You know, the whole discussion is always centered on the annoying brats, who are a small minority. Kids who need to act out are acting out because they’re not getting attention at home, or because the parents aren’t thinking about where they’re taking their kids appropriately. You don’t take your kid to Per Se because you’ll be eating a four-hour meal. The kid is not going to sit there all night and admire the intricacies of the bread service.
C’mon, Robert. There has to be something that annoys you about going out with kids.
OK, I do hate those new strollers. In all of these hip neighborhoods, there is tension between the unmarried who want to go out and the parents who want to show off their kids and their hardware. When we had Tracy, we had two strollers — one for long distances, and cheap one that folds up to nothing.
As a parent, there’s so much you can do to consider the feelings of other diners. If for some reason the kid starts to act out, you take the kid out for a walk. If you think you’re annoying the other diners, you just leave, and you have to be prepared to do that. And you have to choose the right place to take your kids.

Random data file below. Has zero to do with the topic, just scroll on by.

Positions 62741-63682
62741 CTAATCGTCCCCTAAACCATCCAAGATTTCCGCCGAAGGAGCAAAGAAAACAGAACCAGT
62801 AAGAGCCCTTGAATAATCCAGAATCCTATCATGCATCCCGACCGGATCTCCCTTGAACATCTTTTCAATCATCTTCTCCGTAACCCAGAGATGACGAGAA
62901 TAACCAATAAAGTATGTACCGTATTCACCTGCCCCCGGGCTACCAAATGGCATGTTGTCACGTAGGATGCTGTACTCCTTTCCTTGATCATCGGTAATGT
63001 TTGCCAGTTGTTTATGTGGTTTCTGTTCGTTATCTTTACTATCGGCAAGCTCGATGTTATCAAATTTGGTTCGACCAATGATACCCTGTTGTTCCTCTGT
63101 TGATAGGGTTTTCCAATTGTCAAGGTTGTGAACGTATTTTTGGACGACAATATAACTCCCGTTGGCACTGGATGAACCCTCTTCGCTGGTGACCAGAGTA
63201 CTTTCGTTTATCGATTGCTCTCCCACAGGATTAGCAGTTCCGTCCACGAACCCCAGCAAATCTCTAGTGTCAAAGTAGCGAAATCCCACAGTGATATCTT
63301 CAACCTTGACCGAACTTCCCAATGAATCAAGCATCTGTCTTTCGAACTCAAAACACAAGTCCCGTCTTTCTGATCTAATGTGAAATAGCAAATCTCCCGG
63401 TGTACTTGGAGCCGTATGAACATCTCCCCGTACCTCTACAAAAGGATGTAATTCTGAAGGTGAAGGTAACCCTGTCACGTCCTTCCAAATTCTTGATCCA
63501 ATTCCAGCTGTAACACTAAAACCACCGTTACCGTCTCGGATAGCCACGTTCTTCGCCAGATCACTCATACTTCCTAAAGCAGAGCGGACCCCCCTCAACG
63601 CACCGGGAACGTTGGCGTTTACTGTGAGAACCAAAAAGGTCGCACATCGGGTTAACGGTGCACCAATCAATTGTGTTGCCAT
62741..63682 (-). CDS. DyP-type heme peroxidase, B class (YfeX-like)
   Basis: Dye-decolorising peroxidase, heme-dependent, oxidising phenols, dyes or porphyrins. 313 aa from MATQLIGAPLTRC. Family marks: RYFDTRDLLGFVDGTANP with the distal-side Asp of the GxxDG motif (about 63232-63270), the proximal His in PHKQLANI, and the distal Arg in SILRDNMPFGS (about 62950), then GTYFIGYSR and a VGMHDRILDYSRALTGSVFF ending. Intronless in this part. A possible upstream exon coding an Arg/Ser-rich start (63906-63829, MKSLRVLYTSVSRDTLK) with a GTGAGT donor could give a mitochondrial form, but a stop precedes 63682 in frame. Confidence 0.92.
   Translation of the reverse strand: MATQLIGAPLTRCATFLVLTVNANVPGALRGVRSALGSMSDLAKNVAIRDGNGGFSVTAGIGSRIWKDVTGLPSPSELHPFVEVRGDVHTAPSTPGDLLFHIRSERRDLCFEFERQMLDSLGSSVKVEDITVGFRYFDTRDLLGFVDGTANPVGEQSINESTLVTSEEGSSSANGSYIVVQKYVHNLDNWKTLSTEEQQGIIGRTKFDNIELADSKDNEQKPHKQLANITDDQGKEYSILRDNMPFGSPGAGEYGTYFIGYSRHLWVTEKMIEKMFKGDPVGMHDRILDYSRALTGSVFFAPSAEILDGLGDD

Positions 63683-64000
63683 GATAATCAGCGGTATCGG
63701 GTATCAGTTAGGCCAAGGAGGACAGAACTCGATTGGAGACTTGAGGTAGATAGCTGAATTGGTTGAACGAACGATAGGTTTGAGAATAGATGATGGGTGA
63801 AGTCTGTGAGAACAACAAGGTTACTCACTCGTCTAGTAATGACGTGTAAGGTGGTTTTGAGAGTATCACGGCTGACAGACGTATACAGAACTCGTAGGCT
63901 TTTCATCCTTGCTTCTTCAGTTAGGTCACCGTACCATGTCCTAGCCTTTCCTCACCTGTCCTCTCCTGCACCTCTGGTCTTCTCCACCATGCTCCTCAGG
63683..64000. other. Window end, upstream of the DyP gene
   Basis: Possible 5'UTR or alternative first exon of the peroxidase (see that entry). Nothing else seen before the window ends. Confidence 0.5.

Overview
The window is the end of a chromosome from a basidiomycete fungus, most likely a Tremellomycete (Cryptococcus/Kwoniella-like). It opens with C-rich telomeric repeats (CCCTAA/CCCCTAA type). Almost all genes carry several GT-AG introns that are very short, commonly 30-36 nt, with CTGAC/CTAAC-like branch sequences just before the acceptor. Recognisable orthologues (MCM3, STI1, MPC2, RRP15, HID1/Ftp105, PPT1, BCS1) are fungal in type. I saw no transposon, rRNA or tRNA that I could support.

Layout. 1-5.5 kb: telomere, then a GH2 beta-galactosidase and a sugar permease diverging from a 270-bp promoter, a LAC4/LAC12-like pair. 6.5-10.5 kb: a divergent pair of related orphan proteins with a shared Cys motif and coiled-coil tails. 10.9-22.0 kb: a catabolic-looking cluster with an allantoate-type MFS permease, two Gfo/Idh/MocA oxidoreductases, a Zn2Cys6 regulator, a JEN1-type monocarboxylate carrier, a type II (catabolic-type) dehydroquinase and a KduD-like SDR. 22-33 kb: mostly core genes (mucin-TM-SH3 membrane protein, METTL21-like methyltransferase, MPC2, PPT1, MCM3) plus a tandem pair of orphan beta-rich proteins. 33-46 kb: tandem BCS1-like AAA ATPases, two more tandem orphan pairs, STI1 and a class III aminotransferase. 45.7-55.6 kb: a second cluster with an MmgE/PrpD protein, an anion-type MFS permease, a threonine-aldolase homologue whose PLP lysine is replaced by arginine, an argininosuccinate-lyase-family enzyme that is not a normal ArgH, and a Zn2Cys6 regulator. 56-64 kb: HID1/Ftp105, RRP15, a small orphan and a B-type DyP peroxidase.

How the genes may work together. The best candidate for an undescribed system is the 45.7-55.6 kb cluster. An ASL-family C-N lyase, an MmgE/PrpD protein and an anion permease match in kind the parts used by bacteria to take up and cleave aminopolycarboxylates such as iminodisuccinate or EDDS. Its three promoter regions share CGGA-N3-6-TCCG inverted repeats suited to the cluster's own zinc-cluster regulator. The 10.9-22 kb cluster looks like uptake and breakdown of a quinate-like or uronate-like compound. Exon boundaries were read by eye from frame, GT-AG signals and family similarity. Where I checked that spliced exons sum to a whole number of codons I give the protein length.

How do you choose what would be an appropriate place for kids?
With some frequency, I take kids out when reviewing because I want to see how the restaurant reacts. In my experience, at Asian restaurants, especially Chinese and Japanese, the staff often willingly indulge the children. Though obviously it’s not just Asian restaurants. Loving families will choose restaurants where families and children are welcome.
There is a class of restaurants that are inappropriate for kids: ones where you can’t eat in under an hour. Even adults get antsy.
Pick a place that has food the kid likes, but encourage and let them explore. Fuck the kids meal, with its stupid chicken nuggets, if the restaurant doesn’t normally sell that food. You know, go by the old rule with your kids: “You don’t have to eat it if you don’t want, but you have to taste it.” That’s how they learn. All the time, I’m with parents pre-scanning the menu, “Oh, he won’t like this, he won’t like that.” I take them aside and say, “Oh, why don’t we experiment? The kid’s hungry. Let’s order all this food. He’s not going to know what any of this shit is! Let’s just see what happens.” Nine times out of 10, the kid will look around, make his own decisions for the first time in his life, and find stuff he likes, even if it’s just to spite his parents!
A couple of years ago, we were at a Lebanese restaurant, and the parents were like, “Oh, he won’t like…” again. And then out came a big old plate of lamb testicles. They were really cute, they looked like little almonds, grilled, and they smelled terrific. And the kid just went to town on those balls! The parents were like, “Ewww,” but the kid will explore out of sheer native curiosity. Parents are much more responsible for bad eating behavior than the kids.
Then again, after dinner, we worried that years later the kid would be detailing the abuse in court: “They made me eat testicles.”
What are your tips on how to dine out with children? Let us know in the comments!